It has long been known that physical exercise has a beneficial effect on the human body. To this end, those who promote good health have advocated some form of physical exercise to maintain the organs and muscles of the body in a healthy condition.

In most cases, walking, jogging or bicycling provides stimulating exercise for the limbs and vital organs, particularly the heart and lungs. However, as the pace of life for many persons, especially those who tend to have indoor, high stress lifestyles, has increased, the time demands of such lifestyles has not allowed these individuals the luxury of open-air jogging or running. Moreover, in some cases, physicians have discovered that the constant pounding associated with jogging or running has caused damage to knees, ankles, feet and hips. Also, while running and jogging exercises the legs, heart and lungs, the arms assume a passive role in such exercise. That is, the arms move forward and backward as a person walks or runs, but do not perform work or exercise against a positive resistance.

As the public has become aware of the limitations of walking and running as a convenient form of exercise, various types of exercising apparatus have been developed, in many cases being modeled after the training methods used by body building enthusiasts for developing muscle tone for a variety of body muscles. Such apparatus were designed to take into account that most users had limited time and opportunity for out-door exercising, and desired the convenience of exercising in the home or at an indoor location near the work place.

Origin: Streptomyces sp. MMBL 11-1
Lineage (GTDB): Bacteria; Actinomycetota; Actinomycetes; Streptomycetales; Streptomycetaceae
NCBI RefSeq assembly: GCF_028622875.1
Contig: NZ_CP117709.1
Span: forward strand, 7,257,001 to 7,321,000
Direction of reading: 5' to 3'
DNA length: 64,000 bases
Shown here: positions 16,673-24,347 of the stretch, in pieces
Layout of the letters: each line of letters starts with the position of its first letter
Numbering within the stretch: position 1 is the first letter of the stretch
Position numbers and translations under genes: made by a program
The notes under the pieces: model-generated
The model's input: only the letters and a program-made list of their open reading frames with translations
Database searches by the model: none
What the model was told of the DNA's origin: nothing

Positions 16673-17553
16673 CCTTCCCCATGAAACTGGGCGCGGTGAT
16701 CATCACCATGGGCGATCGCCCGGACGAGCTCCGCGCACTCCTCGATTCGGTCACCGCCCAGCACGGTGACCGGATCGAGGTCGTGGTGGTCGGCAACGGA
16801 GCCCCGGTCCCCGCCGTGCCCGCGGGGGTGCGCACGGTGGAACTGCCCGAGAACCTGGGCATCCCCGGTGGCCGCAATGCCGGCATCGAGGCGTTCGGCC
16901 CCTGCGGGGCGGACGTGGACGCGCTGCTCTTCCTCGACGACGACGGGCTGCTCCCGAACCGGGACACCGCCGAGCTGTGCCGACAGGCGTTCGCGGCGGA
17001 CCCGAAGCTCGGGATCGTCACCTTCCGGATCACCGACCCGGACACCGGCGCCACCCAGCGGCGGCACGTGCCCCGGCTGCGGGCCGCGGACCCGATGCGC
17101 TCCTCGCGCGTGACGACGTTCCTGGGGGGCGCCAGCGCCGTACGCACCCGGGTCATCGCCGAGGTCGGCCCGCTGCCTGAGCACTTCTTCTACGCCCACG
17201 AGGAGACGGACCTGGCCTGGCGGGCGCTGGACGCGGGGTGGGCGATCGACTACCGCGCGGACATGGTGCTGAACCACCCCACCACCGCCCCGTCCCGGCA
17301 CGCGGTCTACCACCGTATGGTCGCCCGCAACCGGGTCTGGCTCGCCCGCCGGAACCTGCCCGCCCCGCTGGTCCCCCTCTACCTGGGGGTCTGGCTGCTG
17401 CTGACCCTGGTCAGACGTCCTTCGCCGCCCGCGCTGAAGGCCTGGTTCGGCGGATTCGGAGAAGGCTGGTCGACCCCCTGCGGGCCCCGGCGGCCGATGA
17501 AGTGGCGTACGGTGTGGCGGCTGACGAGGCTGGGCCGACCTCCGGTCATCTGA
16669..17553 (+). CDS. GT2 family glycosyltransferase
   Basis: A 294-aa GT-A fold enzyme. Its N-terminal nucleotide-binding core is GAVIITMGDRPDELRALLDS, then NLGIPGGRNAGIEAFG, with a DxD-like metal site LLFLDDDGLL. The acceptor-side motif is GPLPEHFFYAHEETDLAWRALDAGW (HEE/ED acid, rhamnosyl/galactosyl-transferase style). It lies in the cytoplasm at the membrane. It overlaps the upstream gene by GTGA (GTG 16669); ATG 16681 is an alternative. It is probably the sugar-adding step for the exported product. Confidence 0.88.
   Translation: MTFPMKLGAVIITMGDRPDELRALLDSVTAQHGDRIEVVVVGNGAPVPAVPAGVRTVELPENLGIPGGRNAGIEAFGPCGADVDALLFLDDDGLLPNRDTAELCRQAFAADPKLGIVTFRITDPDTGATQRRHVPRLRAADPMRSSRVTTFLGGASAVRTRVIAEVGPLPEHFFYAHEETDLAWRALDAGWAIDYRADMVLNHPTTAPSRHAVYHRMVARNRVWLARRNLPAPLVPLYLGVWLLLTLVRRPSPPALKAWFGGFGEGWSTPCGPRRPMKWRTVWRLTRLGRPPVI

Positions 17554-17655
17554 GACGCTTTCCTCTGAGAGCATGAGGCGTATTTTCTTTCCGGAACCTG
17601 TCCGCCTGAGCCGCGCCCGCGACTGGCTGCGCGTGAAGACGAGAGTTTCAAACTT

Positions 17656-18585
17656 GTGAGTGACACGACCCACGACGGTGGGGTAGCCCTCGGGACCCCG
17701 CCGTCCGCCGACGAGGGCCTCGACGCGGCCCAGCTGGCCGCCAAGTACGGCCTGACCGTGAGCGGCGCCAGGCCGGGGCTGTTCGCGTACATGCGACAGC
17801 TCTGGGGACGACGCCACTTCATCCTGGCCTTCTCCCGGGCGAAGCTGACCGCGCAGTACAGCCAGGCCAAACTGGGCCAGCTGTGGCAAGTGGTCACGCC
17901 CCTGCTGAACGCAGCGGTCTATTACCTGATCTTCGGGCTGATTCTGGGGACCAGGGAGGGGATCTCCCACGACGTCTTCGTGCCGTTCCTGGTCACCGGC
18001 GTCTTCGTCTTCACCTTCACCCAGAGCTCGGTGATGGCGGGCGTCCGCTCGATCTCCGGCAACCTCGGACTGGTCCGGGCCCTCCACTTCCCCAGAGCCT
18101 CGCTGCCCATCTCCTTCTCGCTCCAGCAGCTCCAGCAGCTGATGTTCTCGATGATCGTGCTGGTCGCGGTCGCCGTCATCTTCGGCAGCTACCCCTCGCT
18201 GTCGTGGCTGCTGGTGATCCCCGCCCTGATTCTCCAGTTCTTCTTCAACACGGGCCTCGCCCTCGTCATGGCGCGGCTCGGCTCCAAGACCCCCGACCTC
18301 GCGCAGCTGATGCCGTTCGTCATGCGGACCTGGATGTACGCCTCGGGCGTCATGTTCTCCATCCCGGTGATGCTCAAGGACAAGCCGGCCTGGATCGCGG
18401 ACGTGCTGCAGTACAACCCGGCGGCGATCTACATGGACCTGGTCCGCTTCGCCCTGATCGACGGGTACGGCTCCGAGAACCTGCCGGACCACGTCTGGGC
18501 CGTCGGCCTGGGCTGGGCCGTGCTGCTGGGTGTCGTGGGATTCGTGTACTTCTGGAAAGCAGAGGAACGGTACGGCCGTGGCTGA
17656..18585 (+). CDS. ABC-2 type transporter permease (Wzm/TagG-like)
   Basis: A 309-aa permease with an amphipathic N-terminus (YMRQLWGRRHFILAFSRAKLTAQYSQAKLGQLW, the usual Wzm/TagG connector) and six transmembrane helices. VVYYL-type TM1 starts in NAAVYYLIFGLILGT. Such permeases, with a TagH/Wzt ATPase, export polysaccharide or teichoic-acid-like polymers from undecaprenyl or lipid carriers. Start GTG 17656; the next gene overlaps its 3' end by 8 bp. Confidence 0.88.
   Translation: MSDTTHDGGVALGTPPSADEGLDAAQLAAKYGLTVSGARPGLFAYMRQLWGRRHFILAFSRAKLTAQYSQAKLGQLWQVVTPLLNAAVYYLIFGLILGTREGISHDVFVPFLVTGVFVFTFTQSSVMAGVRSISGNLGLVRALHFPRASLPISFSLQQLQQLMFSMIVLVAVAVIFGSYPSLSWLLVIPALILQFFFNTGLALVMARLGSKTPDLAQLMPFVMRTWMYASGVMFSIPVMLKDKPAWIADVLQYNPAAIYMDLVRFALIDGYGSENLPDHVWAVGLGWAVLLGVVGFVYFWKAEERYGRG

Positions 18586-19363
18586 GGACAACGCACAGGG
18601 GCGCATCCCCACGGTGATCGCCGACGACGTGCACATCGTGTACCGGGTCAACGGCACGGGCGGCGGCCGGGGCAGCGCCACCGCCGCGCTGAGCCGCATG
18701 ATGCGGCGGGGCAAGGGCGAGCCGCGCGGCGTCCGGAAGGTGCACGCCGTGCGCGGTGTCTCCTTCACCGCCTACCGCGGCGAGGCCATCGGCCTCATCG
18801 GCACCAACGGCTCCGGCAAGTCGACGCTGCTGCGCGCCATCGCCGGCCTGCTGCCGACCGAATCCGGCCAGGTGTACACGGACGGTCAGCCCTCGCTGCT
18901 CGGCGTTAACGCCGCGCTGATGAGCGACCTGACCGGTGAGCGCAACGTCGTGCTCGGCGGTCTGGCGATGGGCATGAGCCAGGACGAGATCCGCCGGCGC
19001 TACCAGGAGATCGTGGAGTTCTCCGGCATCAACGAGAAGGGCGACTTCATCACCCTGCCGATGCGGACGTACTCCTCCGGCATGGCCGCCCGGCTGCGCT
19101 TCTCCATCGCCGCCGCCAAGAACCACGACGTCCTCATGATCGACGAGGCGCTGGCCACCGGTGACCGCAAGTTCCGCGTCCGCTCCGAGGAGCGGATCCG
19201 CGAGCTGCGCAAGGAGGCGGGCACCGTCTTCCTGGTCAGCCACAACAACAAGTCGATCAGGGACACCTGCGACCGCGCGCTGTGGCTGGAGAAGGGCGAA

A number of exercise machines have been developed to provide specific exercise for certain body organs and muscles. For example, stationary exercise bicycles exercise the legs, heart and lungs. Stationary treadmills exercise similar muscles and organs; while stationary rowing machines enable the user to exercise the upper torso, especially the arms and shoulders. So-called stair-climbing devices were developed to provide exercise for the legs, heart and lungs. As illustrated in U.S. Pat. Nos. 4,838,543 and 4,685,666, devices generally called for a support bar for the arms and hands to steady the user, while the legs were exercised by an alternative pumping or stair-climbing motion on reciprocating pedals designed to simulate the climbing of stairs. This action also provided excellent heart and lung exercise.

As the concept of a stair-climbing device began to be refined, the stationary support bar for arms and hands gave way to reciprocating handle bars movingly attached to the foot pedals of the stair-climbing apparatus. Such a device is disclosed in U.S. Pat. No. 4,830,362 wherein a tracker-action connection between the reciprocating pedals of the stair-climbing device induced a reciprocating movement in a pair of vertically-oriented handles to provide passive tracking exercise for the arms. That is, the positive reciprocating action of the foot pedals by the user resulted in a following or tracking action in the arm handles. The user could optionally hold onto the reciprocating arm handles for passive exercise, or could manipulate the foot pedals without holding onto the handles for leg exercise alone.

A further refinement of the stair-climbing art was developed to provide positive resistance to exercise the arms in a manner similar to the legs, which resulted in U.S. Pat. No. 4,989,858. The teaching of this patent provided for adjustment of the resistance to the arm handles by varying the resistance built into the shock absorbers.

It was therefore an objective of this invention to provide an exercise apparatus which has a wide range of resistance variability.

It was also an objective to provide an apparatus capable of providing exercise options for the whole body, including heart and lung exercise.